(MENAFN- Asia Times)
The US Air Force has commenced development of an unmanned aerial tanker, a bid to fill a capability gap in its current aerial refueling capabilities in the Indo-Pacific amid spiraling tensions with China.
The move comes amid China's improving air-to-air beyond-visual-range (BVR) and anti-access/area denial (A2/AD) weaponry and aims to better exploit the dispersion and mobility afforded by regional bases and aircraft carriers.
last week, air and space forces magazine reported that the US Air Force (USAF) is searching for contractors for its Next-Generation Air-Refueling System (NGAS), a stealthy unmanned aerial tanker envisioned to enter service in 2040.
The report notes that the USAF“is interested in innovative solutions in all size and performance classes that might address the stressing mission requirements” and that the speed of the aircraft concepts submitted“should be compatible with modern receivers.”
The report also mentions that the risks involving this new technology and its operating concepts should reach Technology Readiness Level 6, meaning that model or prototype should be tested before 2032.
The USAF has reportedly instructed potential contractors to provide detailed information about their designs, including“size and weight, takeoff and landing, climb, cruise and representative mission performance,” and if their proposals can use“regional or improvised airfields or other, non-traditional basing.”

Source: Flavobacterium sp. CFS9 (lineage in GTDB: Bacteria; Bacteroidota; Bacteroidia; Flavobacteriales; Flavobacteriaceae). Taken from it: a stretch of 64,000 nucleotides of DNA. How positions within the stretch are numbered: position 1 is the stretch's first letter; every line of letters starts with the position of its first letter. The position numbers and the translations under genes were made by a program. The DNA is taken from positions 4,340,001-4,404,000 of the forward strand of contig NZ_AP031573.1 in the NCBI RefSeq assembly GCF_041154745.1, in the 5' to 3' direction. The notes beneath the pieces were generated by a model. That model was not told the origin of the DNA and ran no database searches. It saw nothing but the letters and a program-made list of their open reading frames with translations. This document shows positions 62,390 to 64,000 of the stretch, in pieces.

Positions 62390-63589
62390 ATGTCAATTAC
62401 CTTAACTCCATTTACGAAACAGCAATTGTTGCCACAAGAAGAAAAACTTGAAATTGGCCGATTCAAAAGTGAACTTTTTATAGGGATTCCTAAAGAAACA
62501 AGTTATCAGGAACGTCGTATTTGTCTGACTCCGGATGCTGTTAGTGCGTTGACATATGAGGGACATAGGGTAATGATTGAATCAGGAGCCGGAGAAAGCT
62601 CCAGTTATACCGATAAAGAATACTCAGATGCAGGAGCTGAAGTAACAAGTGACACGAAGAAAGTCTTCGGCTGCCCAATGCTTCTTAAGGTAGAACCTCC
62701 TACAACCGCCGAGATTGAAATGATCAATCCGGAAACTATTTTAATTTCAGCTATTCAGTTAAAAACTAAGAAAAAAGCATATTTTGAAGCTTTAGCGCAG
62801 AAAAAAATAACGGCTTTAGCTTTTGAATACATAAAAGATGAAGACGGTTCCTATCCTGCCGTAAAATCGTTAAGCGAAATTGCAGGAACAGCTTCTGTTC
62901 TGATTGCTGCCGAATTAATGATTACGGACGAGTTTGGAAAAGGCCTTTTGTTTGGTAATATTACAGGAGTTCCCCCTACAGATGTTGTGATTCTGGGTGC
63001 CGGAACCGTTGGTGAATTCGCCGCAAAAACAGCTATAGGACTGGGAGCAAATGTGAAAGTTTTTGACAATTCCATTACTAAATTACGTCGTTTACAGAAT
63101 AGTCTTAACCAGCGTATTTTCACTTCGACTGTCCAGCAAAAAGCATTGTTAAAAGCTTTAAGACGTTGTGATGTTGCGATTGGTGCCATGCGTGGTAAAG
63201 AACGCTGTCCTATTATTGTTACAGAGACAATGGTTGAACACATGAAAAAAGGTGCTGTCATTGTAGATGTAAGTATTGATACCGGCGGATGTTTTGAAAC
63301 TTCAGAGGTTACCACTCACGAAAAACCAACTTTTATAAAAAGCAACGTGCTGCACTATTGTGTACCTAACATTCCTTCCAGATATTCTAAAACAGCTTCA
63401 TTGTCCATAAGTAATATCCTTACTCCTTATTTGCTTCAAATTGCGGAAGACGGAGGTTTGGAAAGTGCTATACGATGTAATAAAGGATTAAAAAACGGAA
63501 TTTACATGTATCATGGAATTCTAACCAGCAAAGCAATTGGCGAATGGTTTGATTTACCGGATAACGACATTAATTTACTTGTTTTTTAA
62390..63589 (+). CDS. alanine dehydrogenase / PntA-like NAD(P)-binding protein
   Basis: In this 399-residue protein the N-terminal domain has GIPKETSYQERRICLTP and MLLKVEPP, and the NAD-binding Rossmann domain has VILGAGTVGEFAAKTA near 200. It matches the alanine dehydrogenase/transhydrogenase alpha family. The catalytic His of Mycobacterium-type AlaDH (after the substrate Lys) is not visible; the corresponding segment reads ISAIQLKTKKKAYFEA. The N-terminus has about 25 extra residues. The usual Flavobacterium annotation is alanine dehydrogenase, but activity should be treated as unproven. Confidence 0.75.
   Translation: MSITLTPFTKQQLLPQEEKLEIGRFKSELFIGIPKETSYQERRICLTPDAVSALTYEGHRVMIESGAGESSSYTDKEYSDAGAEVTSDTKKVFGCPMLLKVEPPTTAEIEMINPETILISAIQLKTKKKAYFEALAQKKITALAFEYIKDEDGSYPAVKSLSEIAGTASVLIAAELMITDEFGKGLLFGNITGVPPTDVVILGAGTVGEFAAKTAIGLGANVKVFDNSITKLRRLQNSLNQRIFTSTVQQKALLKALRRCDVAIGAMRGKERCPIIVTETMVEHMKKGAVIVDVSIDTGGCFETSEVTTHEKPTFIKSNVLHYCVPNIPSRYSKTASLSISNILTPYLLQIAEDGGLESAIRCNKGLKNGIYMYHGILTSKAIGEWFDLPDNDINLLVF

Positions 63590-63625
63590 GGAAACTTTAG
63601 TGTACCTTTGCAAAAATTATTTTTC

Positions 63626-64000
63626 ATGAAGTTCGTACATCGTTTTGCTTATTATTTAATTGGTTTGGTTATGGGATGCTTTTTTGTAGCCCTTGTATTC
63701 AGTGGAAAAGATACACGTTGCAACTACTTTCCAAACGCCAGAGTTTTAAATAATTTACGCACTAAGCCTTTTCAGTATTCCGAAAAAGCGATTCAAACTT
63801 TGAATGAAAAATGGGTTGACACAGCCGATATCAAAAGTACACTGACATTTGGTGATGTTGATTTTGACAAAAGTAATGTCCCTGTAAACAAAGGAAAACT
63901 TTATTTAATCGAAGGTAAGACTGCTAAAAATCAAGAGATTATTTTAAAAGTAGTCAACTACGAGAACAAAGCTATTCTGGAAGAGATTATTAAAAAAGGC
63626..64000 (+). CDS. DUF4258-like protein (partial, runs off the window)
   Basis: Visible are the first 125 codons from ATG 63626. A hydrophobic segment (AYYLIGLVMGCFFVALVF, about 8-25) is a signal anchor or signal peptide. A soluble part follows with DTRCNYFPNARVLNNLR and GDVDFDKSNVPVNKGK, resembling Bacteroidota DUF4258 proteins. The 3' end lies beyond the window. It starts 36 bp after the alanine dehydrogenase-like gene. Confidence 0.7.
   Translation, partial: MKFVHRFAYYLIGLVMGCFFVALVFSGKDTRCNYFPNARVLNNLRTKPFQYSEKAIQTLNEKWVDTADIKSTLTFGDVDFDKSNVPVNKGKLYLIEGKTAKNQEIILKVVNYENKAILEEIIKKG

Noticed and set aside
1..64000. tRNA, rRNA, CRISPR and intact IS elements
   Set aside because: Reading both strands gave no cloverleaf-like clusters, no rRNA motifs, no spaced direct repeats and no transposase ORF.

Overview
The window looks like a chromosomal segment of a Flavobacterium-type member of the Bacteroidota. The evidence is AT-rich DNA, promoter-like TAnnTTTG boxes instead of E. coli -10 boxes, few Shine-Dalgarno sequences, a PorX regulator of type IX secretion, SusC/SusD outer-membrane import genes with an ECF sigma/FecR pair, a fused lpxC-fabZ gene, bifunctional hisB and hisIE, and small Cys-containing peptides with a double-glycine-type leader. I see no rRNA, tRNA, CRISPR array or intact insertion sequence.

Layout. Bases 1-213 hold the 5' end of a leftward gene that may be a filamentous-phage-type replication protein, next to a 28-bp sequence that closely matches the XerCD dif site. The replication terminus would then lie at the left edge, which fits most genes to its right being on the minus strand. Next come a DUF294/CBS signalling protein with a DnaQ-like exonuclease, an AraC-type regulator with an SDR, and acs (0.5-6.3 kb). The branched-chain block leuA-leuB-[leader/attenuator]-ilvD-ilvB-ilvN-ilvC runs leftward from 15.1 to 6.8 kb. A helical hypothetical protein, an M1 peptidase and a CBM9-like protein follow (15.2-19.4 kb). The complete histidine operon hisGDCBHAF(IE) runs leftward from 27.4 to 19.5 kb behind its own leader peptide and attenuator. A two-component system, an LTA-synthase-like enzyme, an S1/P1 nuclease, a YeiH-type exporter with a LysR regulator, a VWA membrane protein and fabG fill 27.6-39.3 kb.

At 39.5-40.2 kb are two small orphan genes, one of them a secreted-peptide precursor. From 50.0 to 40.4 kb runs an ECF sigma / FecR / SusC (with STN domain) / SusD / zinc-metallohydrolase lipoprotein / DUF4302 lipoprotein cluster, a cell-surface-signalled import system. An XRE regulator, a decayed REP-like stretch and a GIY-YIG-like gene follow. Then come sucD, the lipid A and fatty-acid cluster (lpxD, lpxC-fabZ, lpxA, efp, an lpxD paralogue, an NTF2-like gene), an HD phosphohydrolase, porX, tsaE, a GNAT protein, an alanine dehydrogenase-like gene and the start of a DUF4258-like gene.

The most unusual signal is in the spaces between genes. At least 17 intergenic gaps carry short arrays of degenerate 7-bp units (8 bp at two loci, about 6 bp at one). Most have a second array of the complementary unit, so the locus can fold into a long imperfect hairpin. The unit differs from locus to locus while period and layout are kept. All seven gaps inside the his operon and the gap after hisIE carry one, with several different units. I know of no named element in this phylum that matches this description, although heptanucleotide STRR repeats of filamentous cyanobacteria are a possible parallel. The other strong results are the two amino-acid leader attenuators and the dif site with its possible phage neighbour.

The USAF has reportedly stressed that proposed designs should be able to receive fuel in mid-air and transfer it to other aircraft.
The Air and Space Forces magazine report also states that the USAF requires potential contractors to identify the level of technology maturity of their designs, provide timelines for fielding, explain how their proposals can change how aerial refueling operations are done and how their designs will counter anticipated threats in the 2040 timeframe.
The“tyranny of distance” drives the need for aerial refueling capability in the Indo-Pacific. In a 2016 foreign policy article , James Holmes notes that geography attenuates or nullifies the advantages of a stronger military over a weaker adversary fighting on its territory.
Similarly, Patrick Hulme and Erick Gartzke, in a january 2021 article for 1945 , note that the US loses its wars when it fights far from its territories, cautioning that this tendency towards poor military performance should be a caveat for US policymakers.
The writers point out that, despite technological advances, the emergence of A2/AD increases the difficulty of power projection in defended areas.
DF-21D and DF-26 antiship ballistic missiles (ASBMs) have become the mainstay of China's anti-access/area-denial (A2/AD) defenses. Photo: Xinhua
Given the challenges posed by the tyranny of distance, aerial refueling capabilities will play an increasingly important role in overcoming operational challenges. in a november 2021 report by the hudson institute , Timothy Walton and Bryan Clark note that force projection is one of the most important advantages gained by aerial refueling capabilities.